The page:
The practices that these technologies enable are many and growing. Locative media’s field of operations functions as a kind of live map that charts the contradictions that plague turbo-capitalist societies. At one extreme, they begin with the military and government tracking that is allowed via new control systems that make use of these operations, opening the door to an era of discrete and ubiquitous surveillance. Therefore, as we are reminded by Lemos (2008), when we talk about locative media, the issues that must be addressed are not confined to communication or urbanism, but reach into political issues “related to new forms of monitoring, surveillance and control of urban space and of social mobility, since everything/everyone will have a tag, an electronic crawler, transforming city spaces in clouds of data” (p. 216).

Yet locative media are increasingly being used for purposes that have nothing to do with evil, but instead work for the betterment of industry and trade in the form of locally-based services. These first-generation applications still offer no more than a variation of ways to search for a restaurant, directions to a building, etc. Well-known car navigation systems still belong to this first generation. However, much effort is being done in the creation of more complex applications. For example, engineers are working on creating appliances that are capable of detecting our own position in space, the position of objects and places that are nearby, and devices that are able to talk to other devices through new protocols, so that location becomes a new type of data to be applied to the Internet and the Web. In addition, new forms of spontaneous self-organization are emerging from the general public’s appropriation of mobile devices such as Bluetooth and SMS, whose functions are cheap and even free; these forms would likely not be possible otherwise.

Indeed, in its constructive collectivism, locative media stresses both the power and the boundaries of new forms of surveillance. It enables the deconstruction of the way that political operations use controlling technologies by introducing moments of distortion and uncertainty in its limits, or by providing open platforms that offer the chance to revert, multiply or refract one’s gaze. From this comes the potential to change the way that we perceive and interact with the world around us, as decentralized activities challenge the hierarchical structures of society.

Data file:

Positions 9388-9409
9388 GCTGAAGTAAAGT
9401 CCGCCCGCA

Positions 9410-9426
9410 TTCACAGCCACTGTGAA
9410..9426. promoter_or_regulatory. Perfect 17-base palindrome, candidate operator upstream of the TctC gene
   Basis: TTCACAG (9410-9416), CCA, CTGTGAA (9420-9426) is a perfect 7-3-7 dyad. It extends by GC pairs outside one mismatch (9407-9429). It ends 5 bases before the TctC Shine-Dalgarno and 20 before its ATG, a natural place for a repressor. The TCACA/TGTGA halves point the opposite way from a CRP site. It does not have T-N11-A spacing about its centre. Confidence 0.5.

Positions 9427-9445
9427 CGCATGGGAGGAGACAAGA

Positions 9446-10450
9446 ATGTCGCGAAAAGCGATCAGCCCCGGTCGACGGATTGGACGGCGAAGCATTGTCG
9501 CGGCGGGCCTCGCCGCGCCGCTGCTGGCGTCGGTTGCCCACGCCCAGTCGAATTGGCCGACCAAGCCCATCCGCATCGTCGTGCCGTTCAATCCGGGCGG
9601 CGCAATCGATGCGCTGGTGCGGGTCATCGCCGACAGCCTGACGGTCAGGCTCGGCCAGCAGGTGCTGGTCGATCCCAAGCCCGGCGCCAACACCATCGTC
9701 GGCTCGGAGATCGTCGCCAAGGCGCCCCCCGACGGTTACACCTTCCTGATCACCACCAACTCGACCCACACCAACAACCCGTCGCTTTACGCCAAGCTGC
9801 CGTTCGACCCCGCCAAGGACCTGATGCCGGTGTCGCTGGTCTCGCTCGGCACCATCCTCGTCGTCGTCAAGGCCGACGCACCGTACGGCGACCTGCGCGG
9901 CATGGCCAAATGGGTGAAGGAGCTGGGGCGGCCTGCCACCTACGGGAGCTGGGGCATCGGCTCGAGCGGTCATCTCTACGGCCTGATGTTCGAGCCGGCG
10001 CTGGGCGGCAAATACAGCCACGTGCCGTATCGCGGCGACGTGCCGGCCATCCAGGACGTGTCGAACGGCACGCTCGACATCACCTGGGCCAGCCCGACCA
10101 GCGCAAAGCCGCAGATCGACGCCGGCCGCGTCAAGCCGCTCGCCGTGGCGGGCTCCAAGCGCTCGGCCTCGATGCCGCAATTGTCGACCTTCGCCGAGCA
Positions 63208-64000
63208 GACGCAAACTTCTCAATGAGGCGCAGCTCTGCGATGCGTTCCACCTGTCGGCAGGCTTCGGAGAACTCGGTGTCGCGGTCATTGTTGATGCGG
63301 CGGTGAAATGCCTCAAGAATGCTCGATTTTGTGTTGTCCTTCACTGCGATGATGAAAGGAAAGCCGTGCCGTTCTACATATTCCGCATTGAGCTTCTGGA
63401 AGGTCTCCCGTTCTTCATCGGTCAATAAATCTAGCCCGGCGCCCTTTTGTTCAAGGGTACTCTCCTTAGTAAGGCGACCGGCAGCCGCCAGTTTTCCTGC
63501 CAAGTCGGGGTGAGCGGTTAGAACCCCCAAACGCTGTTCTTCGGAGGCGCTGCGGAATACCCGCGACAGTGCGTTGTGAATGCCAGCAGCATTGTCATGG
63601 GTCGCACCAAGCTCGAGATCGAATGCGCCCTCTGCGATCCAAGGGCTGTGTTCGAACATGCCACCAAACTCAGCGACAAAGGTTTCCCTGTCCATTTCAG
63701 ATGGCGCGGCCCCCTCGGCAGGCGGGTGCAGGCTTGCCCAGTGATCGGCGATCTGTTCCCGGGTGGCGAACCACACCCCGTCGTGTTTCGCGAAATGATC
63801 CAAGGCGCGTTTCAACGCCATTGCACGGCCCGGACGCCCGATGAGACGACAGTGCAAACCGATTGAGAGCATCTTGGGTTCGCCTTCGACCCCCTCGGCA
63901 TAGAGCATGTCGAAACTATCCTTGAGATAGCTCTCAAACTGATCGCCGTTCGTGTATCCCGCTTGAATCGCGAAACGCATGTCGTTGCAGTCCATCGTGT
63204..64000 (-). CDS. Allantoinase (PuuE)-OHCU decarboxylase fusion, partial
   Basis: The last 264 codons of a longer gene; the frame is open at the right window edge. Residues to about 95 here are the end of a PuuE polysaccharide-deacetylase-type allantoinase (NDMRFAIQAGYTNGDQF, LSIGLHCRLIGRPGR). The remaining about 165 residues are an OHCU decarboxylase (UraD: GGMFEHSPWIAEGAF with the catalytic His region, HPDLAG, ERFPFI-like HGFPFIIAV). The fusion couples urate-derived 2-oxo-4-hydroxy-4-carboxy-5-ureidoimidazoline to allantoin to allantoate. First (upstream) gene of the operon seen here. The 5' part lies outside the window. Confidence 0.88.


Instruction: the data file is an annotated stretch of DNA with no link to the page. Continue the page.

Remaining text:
Other prime examples of this deconstruction—occupying the extreme opposite pole from the aims of power and control—are found in media art projects using locative media. Artists have long shown their concern for locations, but the combination of current mobile devices with positioning technologies is opening a plethora of new ways for geographical space to be found and drawn, across a wide variety of spatial practices.

There is no doubt that plurality is the strongest characteristic of locative media. From an entanglement of possibilities, projects are emerging that, for example, exploit the edges of the geopolitical space of cities, allowing ordinary people to insert their own social knowledge into urban landscapes through geo designs. Other projects take a more objective documentary approach, looking to connect hidden meanings to places, rescuing collective memory from its impending loss. Widely known examples include the urban annotation projects that encourage people to post, on geographical locations, personal stories, thoughts, some information, calls to action—all shared between users. These notes can be posted virtually in a geographical area by using GPS coordinates to be received asynchronously by another user. Therefore, urban space is seeded with stories that can be accessed by a wide variety of people—tourists, new residents or former residents seeking to rediscover new spaces in their familiar territories.

As it was studied by Canclini (1989), hybridism is a constituent part of the DNA of South American cultures. In fact, it is certainly the hybrid nature of Brazilian culture and art that has encouraged the emergence of a number of mobile and locative media events. For example, the international art festival Vivo Arte.Mov sponsored by Vivo, a cell phone operator company, is already in its third yearly edition; in 2008, it took place simultaneously in São Paulo and Belo Horizonte. Aiming at the production and critical survey of the so-called culture of mobility, the festival encourages the application of mobile devices to forms of exchange of knowledge, the access to information and art, and the inclusion of experiences in public spaces.